Day 1

Monday, January 10, 2011

After cramming camera gear, clothes, books, snacks, and woodworking equipment into our Subaru Roxy-wagon, we finally were ready to depart (only two hours behind schedule). All we had to do was drop off Chele’s Subaru Trixi-wagon on the west side of town.  Alas, the flashers, which had been on for an hour while we packed, had drained the battery. In under five minutes, however, we had the jumper cables out, on, and off. It was a good omen. We were on our way.

First stop was St. Louis where we were hosted by Chele’s brother Mark and his family. We decided to use Tuesday’s blizzard as a planning day.  In this short stay, we managed to lose BA’s mittens and one of Chele’s earrings. One of the guiding principles of the trip is that getting lost is a good way to find what you didn’t know what you were looking for. So we decided not to worry.

We were well fed by Mark and entertained by Chele’s nieces Grace and Sarah, and nephew John. BA got to sleep in John’s room with his hermit crabs (Matthew, Mark, Luke and John).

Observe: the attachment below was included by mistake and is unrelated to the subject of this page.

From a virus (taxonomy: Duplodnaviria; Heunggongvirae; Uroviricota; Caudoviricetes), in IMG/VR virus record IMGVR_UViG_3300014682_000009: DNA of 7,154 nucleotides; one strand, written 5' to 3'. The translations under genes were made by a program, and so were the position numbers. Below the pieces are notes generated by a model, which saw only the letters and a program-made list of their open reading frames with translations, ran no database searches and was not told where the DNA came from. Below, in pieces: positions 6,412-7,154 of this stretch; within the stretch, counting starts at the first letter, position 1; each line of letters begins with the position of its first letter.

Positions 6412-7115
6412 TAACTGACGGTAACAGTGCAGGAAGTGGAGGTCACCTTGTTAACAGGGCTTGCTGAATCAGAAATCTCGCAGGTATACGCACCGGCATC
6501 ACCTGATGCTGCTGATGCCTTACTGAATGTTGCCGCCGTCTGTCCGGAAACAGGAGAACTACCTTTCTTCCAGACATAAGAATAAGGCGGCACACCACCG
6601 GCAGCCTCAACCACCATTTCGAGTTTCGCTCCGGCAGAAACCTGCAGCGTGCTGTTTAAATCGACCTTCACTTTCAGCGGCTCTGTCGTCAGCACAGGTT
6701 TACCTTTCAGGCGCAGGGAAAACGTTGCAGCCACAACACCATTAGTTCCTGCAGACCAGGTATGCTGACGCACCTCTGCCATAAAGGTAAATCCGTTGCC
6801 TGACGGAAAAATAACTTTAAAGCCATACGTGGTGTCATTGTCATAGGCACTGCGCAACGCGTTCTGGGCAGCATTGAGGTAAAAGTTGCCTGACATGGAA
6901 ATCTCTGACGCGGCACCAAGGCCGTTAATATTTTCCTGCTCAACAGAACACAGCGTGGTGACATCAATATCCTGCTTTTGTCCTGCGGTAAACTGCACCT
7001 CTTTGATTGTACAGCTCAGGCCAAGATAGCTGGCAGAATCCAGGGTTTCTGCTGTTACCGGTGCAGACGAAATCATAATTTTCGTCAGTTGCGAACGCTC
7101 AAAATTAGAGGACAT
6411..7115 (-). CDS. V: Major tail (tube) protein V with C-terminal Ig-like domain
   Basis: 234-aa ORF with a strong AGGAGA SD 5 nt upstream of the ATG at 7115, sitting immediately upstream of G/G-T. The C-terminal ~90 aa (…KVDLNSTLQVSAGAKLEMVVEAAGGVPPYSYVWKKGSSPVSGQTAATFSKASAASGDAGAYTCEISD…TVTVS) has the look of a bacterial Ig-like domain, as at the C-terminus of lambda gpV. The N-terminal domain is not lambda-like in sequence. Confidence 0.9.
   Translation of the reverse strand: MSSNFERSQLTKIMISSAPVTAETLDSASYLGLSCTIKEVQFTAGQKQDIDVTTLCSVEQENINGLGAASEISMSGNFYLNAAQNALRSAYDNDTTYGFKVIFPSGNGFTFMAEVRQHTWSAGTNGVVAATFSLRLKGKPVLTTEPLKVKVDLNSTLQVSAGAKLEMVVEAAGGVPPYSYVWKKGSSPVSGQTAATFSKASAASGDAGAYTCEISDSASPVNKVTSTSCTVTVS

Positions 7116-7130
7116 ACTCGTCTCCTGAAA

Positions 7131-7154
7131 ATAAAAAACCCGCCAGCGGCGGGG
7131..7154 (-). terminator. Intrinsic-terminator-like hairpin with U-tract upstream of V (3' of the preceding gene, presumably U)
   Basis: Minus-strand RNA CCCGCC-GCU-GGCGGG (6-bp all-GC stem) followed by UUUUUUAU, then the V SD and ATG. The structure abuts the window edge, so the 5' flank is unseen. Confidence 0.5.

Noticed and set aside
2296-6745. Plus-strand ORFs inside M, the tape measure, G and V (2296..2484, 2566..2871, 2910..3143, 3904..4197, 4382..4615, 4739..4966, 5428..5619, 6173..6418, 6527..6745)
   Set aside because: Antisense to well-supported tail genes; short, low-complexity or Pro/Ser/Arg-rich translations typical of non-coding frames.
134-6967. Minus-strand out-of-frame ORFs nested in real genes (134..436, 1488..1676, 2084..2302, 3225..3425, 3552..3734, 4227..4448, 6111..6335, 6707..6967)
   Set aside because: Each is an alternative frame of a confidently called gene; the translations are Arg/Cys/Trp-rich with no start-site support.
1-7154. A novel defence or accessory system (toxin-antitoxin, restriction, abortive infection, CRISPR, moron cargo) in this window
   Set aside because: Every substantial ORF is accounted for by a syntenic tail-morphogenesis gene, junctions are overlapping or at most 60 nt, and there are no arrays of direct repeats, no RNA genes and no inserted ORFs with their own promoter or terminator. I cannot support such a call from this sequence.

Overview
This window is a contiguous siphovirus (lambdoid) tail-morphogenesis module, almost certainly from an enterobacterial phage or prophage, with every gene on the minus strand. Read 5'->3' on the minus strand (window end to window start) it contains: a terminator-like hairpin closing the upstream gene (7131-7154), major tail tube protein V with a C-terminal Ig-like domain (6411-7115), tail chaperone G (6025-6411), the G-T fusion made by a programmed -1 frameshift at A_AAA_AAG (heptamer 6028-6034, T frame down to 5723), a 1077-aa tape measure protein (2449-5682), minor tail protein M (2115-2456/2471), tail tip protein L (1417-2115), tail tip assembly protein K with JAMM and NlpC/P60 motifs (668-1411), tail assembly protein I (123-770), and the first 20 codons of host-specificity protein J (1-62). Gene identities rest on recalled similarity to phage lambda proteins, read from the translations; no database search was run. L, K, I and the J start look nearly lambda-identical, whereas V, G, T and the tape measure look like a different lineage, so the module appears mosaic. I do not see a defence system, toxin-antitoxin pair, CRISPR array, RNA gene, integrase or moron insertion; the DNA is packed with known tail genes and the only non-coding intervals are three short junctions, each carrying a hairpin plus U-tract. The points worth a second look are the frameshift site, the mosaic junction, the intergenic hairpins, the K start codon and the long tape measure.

And Chele was treated to the girls room.

We gave Mark the second camera, and asked Angie to help the girls with the third camera. (the tester camera was left at basecamp:beta with Chele’s mom)

6:45 AM January 12, 2011…Chele’s brother gave us three pounds of his mother-in-law Marguerite’s homemade Italian fig and iced anise cookies. They are amazing; there will be no leftovers.

and we’re off!

…we remembered where we left the mittens!

…and NOW, we were on our way.

The start of the Santa Fe Trail (SFT) varied with the advent of the railroad. We decided to start the trek at Independence, MO because it was one of the earliest outfitting points. The rest of the trip will be navigated on two-lane highways and back-roads, but for now we took I-70 at incredible speeds in excess of 70MPH! Go Roxy, go!

We knew we were heading the right direction:

Not far from this sign (hwy marker 148) is Mexico, KS. Hmmm.

Our hosts at the first gas stop

informed us that we could visit a Missouri vineyard that was close by.

These wines, I was told, are best consumed cold. Very, I think.

On to Independence.

Independence had its heyday due to its role as a juncture between east and west via the Oregon, the California, and the Santa Fe Trail. It is also the home of Harry S. Truman and his presidential library and museum. This was our first cultural stop. The relevance to our trip is that it houses a fine Thomas Hart Benton mural that chronicles the migration and trade routes west. Of particular interest to us was the depiction of Hiram Young on the lower right side. He was a free African American blacksmith and wagon builder.